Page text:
Scarcity & affluence

ThomasK

Senior Member
Belgium, Dutch
In times of crisis this is a pair of words that may be inspirational. It is not the same as poverty and riches: rich people may suffer scarcity, poor people may find affluence... Affluence rather refers to plenitude, scarcity refers to perception (!) of shortage, often not corresponding with an objective shortage or lack: some people may be rich, but they never have enough, and will always suffer scarcity - whereas some other people need little, and thus enjoy affluence... How do you translate those words?

Dutch: schaarste & overvloed (overflowing, literally). [Schaarste is not used in other contexts]
 
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  • In Greek:

    Scarcity:
    A/ «Έλλειψη» ('elipsi, f.); Classical third declension feminine noun «ἔλλειψις» ('ĕlleipsīs)--> falling short, defect. Compound, prefix and preposition «ἐν» (ĕn)--> in, into + verb «λείπω» ('leipō, 'lipo in the modern language)--> to leave, leave behind, quit, be absent (PIE base *leikʷ-, to leave behind). «Έλλειψη» is lit. the insufficiency, shortage, of something required.
    B/ «Ανεπάρκεια» (ane'parcia, f.); Learned (Katharevousa) feminine noun appearing for the first time in 1859 in order to render the medical term "deficiency". Compound, privative prefix «ἀν-» (an-) + Classical adj. «ἐπαρκής, -ής, -ές» (ĕpār'kēs, m,f/ĕpār'kĕs, n.)--> sufficient. PIE *ark-, to hold, contain, guard.
    C/ «Σπανιότητα» (spani'otita, f.); Classical feminine noun «σπάνις» ('spānīs) or «σπανιότης» (spănĭ'ŏtēs)--> lack, scarcity, rarity. With unknown etymology.

    Affluence:
    A/ «Αφθονία» (afθo'nia, f.); Classical feminine noun «ἀφθονία» (ăpʰtʰŏ'nīă)--> init. freedom from envy or grudging, later, abundancy, affluence. Compound, privative prefix «ἀ-» (a-) + masculine noun «φθόνος» (pʰ'tʰŏnŏs, f'θonos in modern pronunciation)--> envy, grudge (PIE base *gʷedh-, to beat, break, hurt).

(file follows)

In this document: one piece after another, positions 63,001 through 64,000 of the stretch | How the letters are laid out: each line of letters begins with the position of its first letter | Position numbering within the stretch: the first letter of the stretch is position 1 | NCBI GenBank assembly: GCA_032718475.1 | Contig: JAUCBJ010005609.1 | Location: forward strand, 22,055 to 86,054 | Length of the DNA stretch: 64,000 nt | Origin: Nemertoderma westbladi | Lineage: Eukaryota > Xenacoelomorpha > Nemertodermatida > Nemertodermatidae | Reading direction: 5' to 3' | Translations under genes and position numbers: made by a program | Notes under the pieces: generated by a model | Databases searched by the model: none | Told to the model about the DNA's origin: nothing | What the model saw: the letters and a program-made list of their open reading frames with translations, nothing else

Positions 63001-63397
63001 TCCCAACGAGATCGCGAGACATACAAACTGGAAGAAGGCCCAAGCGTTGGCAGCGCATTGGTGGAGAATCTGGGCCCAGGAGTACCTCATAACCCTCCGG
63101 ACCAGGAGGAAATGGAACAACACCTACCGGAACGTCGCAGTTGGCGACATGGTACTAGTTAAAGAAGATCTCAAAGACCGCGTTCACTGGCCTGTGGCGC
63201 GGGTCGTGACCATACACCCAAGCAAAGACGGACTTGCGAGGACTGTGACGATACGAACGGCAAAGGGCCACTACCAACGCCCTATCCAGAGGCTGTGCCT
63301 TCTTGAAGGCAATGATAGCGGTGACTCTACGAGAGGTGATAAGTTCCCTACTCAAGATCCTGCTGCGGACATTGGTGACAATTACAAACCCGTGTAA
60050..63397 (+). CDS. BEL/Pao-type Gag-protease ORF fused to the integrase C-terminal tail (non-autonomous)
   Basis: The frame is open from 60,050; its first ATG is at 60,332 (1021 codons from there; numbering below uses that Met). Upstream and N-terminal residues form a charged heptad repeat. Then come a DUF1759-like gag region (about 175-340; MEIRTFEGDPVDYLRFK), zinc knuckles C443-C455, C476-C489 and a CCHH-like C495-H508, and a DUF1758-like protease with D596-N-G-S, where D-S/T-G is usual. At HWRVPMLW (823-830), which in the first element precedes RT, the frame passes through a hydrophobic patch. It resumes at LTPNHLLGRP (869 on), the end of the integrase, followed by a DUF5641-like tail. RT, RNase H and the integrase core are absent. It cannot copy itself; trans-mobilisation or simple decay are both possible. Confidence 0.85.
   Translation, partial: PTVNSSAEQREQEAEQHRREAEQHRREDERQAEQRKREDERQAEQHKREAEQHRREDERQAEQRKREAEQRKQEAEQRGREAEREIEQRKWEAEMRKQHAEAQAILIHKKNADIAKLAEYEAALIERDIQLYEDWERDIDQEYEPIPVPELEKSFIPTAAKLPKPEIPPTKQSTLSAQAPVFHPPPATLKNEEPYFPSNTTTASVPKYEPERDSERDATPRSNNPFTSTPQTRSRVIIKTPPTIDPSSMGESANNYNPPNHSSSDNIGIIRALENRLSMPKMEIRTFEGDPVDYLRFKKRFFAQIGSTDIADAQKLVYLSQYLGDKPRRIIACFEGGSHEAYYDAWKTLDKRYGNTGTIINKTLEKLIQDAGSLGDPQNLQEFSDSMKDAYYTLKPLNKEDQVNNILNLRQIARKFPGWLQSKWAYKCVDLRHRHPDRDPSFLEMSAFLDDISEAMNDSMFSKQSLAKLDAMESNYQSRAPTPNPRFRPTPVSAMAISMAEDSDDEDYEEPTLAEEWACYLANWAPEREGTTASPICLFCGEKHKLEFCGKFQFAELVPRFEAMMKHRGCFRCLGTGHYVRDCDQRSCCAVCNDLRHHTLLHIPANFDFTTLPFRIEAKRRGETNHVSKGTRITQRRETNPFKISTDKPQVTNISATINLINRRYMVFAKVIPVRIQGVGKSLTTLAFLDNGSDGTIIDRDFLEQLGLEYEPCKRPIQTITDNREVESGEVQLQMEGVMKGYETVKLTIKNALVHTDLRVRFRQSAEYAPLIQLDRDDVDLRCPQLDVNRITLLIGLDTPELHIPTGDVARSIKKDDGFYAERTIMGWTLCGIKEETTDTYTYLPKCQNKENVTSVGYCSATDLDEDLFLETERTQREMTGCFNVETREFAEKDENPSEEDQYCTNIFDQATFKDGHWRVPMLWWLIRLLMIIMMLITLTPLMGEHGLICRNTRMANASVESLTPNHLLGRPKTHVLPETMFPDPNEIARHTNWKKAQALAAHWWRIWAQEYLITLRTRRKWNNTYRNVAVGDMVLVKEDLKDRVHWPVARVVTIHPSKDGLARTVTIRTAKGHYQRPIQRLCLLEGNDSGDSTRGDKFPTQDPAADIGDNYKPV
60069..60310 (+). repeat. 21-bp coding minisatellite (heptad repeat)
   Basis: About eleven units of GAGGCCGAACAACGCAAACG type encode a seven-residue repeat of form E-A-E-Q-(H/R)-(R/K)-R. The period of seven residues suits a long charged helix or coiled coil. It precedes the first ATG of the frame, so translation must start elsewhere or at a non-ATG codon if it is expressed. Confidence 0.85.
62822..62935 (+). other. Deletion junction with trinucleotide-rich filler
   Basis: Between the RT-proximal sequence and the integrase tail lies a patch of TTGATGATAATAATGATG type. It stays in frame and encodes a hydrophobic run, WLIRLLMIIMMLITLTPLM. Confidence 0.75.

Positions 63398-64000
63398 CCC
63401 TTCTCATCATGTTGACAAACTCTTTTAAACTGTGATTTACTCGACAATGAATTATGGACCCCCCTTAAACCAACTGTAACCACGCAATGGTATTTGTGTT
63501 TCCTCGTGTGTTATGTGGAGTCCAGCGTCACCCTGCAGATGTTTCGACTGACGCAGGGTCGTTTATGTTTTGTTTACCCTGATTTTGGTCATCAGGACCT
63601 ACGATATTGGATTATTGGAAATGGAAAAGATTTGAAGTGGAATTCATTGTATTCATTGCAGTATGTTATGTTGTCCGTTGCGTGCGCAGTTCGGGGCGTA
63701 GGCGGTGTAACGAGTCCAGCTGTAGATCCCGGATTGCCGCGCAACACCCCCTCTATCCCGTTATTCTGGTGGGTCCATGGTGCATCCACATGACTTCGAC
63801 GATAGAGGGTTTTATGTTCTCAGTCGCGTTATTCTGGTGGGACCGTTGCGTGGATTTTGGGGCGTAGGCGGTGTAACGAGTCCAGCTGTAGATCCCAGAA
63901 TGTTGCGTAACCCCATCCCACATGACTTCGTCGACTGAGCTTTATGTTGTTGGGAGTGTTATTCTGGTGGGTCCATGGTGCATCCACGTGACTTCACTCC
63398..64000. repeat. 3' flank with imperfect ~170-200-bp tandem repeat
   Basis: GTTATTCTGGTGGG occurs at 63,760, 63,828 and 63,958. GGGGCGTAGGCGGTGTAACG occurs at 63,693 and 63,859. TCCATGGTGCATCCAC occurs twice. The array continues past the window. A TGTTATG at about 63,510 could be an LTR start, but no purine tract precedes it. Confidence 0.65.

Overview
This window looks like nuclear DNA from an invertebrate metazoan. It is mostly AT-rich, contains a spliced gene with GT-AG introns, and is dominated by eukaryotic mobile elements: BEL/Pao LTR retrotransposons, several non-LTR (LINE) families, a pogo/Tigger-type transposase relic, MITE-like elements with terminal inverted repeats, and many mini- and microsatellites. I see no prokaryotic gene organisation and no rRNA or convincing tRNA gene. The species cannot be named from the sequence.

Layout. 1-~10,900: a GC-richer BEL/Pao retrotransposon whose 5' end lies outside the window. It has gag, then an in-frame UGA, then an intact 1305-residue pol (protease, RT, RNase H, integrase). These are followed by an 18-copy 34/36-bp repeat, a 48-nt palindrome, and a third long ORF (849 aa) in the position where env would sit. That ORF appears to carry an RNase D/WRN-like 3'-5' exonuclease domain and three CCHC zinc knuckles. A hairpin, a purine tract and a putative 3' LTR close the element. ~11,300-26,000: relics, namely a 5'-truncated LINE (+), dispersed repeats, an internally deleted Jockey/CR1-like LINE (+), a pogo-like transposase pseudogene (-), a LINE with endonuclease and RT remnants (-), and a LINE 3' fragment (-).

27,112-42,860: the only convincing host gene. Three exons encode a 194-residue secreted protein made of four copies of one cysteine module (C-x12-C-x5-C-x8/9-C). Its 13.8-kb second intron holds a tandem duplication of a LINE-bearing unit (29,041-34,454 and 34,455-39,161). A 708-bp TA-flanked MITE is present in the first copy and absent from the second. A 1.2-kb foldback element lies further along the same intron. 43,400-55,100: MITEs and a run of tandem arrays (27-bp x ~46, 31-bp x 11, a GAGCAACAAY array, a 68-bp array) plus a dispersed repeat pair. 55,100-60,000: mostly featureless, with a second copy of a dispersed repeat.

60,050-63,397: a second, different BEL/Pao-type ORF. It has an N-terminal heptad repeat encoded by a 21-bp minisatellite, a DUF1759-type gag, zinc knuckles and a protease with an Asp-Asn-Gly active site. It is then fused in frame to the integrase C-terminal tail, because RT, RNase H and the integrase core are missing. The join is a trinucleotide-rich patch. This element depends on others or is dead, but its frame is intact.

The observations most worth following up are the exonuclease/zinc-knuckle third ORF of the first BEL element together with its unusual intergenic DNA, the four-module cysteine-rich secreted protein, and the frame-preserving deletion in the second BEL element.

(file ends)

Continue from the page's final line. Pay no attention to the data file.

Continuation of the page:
B/ «Ευπορία» (efpo'ria, f.); Classical feminine noun «εὐπορία» (eupŏ'rīă)--> init. ease of doing things, later, abundance, affluence. Compound, Classical adv. «εὐ-» (eu-)--> well + masculine noun «πόρος» ('pŏrŏs)--> way or means of achieving, accomplishing (PIE base *per-, through).
    C/ «Πλούτος» ('plutos, m.); Classical masculine noun «πλοῦτος» ('ploutŏs)--> wealth, riches, abundance, affluence. PIE base *pleu-, to flow, float.

    The pair of words that fits in times of crisis, is «Έλλειψη & Αφθονία».
     

    ThomasK

    Senior Member
    Belgium, Dutch
    Thanks again. Then I guess
    - euporia is the opposite of aporia (the word aporie is common in learned Dutch)
    - aneparcia
    : could there be a link with the French épargner (save) ? I can't find it, but ...
    - do some of the words in the scarcity refer to lack in a very general sense (I suppose they all do, but scarcity is more general, it seems to me)
    - Αφθονία is the perfect word indeed
    (Have you seen Έλλειψη or Αφθονία turn up in recent news reports? I guess not, but just asking)
     
    Thanks again. Then I guess
    - euporia is the opposite of aporia (the word aporie is common in learned Dutch)
    Quite, «απορία» is the total poverty.
    - aneparcia : could there be a link with the French épargner (save) ? I can't find it, but ...